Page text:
“I was under the impression that you people prepare chicken on such occasions, am I correct?” I had assumed that he would not push the matter further, but indeed I was wrong.
“Well that’s true, yes. Our birthday dinners are shared only with immediate family members, however, so I’m afraid –”
At this moment my sister entered the room, her clothes slightly damp from washing clothes in the river. Flustered, she greeted, “Oh, hello William. I was unaware that you would be visiting today.”
“Of course I would,” he replied, smiling childishly. “Now, you look stunning Mei-ying, absolutely stunning. Just …” He trailed off for a moment, then stood abruptly. “Ah well, now where are my manners?” he exclaimed with a booming laugh.
Where indeed, I thought.
“You see, the reason I came by this afternoon was to wish you a happy birthday and to give you … this.” The American produced a package that I had not previously noticed from behind my father’s chair. It was large – nearly a third of my height – and wrapped with thick parchment. A hulking red silk bow sat atop the parcel like a jester’s hat.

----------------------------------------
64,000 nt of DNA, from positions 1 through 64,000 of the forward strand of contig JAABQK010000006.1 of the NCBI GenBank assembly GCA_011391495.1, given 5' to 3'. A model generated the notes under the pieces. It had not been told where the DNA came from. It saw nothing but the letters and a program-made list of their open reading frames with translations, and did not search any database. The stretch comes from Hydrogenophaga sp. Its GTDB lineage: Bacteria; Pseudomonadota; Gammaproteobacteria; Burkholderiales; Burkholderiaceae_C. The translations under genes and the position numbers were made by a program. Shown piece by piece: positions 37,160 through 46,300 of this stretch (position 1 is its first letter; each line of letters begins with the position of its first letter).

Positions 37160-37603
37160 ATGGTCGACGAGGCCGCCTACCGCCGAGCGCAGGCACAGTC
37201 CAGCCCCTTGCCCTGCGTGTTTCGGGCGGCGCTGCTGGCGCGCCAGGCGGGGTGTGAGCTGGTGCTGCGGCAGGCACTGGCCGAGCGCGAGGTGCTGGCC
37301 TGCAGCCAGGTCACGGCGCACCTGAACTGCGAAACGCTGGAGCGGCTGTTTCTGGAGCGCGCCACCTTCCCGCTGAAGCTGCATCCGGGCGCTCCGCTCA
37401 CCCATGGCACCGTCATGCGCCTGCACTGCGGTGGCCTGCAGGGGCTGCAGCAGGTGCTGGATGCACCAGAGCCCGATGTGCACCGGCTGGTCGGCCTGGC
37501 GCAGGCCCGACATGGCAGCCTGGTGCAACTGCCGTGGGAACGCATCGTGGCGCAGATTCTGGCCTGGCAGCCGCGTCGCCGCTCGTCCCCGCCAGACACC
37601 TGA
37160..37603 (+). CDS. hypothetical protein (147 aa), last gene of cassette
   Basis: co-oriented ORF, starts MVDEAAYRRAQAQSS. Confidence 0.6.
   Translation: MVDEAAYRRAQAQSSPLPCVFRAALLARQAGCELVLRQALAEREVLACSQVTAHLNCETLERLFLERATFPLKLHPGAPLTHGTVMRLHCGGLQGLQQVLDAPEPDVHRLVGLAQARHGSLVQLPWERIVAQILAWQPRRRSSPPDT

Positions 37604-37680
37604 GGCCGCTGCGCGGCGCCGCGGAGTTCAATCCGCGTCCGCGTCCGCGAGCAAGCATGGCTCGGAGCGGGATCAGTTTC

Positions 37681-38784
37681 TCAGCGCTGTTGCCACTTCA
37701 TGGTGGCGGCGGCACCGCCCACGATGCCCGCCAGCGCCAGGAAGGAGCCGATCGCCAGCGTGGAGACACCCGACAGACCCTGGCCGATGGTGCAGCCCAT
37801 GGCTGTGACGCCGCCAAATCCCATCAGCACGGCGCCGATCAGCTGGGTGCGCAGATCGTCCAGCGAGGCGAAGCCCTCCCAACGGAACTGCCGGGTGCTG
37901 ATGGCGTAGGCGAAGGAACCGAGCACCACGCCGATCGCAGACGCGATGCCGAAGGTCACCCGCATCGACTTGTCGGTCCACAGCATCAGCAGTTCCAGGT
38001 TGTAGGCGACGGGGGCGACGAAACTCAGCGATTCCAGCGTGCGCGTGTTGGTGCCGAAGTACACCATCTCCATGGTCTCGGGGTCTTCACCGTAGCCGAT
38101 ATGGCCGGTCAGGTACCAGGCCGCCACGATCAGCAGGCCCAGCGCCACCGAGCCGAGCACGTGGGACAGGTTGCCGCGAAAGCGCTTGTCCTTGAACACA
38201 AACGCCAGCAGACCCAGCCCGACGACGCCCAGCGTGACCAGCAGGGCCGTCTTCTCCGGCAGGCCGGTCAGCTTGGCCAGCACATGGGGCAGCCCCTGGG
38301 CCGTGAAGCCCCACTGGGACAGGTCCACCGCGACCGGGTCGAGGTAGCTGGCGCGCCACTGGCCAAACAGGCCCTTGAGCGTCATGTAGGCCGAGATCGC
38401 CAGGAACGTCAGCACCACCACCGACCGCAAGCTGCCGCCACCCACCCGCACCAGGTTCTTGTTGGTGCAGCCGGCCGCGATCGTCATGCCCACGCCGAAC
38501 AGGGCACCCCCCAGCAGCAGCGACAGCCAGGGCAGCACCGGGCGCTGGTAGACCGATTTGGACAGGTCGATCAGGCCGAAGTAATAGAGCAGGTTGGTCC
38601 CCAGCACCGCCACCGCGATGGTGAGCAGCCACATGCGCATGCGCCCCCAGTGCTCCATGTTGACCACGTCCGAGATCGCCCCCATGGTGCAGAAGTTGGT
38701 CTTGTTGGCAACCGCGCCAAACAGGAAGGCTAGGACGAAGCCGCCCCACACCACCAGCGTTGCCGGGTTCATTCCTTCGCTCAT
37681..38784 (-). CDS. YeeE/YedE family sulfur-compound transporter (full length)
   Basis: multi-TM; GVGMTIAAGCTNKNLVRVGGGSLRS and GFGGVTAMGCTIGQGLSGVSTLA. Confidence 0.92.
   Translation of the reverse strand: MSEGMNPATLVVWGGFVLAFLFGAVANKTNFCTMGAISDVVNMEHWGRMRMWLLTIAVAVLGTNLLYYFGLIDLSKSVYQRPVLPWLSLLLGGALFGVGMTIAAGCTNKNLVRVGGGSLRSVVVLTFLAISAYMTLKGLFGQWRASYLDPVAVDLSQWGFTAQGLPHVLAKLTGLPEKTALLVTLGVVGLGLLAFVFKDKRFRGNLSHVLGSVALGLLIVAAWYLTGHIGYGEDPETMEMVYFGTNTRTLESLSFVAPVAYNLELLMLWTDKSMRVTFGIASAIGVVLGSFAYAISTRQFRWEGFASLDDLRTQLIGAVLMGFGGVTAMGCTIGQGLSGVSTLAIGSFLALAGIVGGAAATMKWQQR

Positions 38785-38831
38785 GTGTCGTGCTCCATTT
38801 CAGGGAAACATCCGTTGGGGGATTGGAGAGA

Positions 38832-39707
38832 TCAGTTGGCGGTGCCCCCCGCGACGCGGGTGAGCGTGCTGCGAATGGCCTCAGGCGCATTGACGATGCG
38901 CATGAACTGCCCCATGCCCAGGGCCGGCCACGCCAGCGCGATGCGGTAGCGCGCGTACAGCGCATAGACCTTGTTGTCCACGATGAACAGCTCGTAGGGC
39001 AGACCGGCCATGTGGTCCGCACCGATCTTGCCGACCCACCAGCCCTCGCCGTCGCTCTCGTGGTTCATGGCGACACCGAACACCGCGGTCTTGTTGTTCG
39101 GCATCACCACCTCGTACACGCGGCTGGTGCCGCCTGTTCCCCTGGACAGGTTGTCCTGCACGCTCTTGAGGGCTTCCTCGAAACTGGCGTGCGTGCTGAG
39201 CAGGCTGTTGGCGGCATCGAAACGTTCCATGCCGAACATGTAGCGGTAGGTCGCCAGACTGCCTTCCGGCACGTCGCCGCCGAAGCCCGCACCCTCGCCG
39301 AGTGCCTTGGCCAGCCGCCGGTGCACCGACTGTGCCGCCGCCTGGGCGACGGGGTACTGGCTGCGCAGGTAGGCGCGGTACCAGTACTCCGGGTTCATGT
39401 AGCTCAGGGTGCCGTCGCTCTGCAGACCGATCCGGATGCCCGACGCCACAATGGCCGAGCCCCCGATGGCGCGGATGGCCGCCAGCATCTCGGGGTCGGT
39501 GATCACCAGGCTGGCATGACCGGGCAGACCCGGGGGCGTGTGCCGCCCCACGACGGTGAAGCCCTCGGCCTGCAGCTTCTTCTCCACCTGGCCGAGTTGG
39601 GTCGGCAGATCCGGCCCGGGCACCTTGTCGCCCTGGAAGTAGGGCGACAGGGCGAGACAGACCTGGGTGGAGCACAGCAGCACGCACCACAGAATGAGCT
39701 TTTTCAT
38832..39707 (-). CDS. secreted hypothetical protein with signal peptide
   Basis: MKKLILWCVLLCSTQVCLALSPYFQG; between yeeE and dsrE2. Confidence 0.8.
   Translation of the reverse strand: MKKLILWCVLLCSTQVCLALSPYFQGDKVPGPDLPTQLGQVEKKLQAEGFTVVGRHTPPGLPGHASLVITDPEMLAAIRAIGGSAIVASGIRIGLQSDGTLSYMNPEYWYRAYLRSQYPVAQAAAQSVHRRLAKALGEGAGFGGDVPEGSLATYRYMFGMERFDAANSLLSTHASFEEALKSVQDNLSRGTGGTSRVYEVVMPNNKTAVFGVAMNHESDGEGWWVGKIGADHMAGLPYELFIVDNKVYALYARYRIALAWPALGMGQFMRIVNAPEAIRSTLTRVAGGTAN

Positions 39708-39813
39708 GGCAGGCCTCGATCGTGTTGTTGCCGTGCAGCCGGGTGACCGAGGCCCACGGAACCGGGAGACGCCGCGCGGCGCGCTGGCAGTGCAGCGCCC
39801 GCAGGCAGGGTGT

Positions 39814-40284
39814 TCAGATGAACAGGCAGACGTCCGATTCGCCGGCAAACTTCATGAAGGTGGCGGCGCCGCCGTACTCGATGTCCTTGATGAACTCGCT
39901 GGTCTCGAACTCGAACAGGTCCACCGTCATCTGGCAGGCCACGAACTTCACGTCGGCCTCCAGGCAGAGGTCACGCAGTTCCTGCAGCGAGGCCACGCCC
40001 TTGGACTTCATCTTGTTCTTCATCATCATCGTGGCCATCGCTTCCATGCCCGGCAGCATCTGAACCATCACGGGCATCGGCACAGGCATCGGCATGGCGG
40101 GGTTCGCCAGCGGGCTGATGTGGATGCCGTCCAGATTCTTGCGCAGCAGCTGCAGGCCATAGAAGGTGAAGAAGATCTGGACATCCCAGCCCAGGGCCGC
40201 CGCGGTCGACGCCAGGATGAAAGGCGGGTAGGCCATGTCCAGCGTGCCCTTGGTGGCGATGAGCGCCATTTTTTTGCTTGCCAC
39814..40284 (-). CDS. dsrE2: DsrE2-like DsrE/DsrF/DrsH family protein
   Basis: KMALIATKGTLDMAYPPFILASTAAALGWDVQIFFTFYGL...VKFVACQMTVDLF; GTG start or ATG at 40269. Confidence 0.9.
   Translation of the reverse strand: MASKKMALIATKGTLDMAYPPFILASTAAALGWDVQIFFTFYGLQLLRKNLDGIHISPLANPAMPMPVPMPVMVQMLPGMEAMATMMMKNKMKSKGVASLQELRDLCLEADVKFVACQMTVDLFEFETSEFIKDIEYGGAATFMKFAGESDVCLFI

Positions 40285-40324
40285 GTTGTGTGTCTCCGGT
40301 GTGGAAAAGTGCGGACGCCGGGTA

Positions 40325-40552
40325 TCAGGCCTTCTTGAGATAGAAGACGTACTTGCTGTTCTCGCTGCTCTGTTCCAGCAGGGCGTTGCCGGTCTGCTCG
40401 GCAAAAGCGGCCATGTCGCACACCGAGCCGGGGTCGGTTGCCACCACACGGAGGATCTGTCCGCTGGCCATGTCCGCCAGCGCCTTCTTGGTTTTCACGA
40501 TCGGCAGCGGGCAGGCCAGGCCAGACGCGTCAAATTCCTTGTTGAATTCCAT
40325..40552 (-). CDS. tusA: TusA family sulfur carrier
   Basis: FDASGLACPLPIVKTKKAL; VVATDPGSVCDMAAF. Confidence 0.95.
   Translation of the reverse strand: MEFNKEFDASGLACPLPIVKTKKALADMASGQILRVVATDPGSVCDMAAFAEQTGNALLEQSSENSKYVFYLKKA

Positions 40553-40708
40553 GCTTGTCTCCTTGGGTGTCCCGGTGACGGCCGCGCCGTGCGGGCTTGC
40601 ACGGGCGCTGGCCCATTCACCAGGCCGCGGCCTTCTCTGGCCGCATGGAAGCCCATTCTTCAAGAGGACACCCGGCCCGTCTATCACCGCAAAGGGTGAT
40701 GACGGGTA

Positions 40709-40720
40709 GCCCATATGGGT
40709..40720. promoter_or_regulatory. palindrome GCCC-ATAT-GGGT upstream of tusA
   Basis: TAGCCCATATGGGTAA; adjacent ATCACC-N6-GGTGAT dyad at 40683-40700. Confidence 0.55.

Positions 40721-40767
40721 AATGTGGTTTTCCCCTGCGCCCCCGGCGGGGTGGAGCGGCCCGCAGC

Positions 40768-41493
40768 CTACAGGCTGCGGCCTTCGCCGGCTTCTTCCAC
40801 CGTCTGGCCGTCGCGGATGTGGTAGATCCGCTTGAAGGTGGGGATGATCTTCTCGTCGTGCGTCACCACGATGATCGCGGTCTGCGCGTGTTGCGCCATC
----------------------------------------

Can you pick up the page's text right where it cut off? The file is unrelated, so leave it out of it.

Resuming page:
“O– Oh my, William that’s –”
“Ah don’t be afraid. It’s mostly filling paper, but you know, the bigger the present the better it is!” He barked out another laugh. “Here, here.”
Mei-ying retrieved the package with both hands and bowed. “Thank you very much for your generosity, William.” She cleared her throat.
“Well it certainly was expensive, but money is of no matter when it comes to you, my sweet! I think you’ll like it though. Open it!” he urged.
“Ah all right, if you insist.” She unraveled the unseemly bow and placed the heap on the coffee table. Her nimble fingers undid the twine that bound the package and pushed apart the wrapping. Inside was a pair of low cut leather boots. The heel was foxed and adorned with fancy beading, and the supple black leather provided an illusion of comfort and warmth.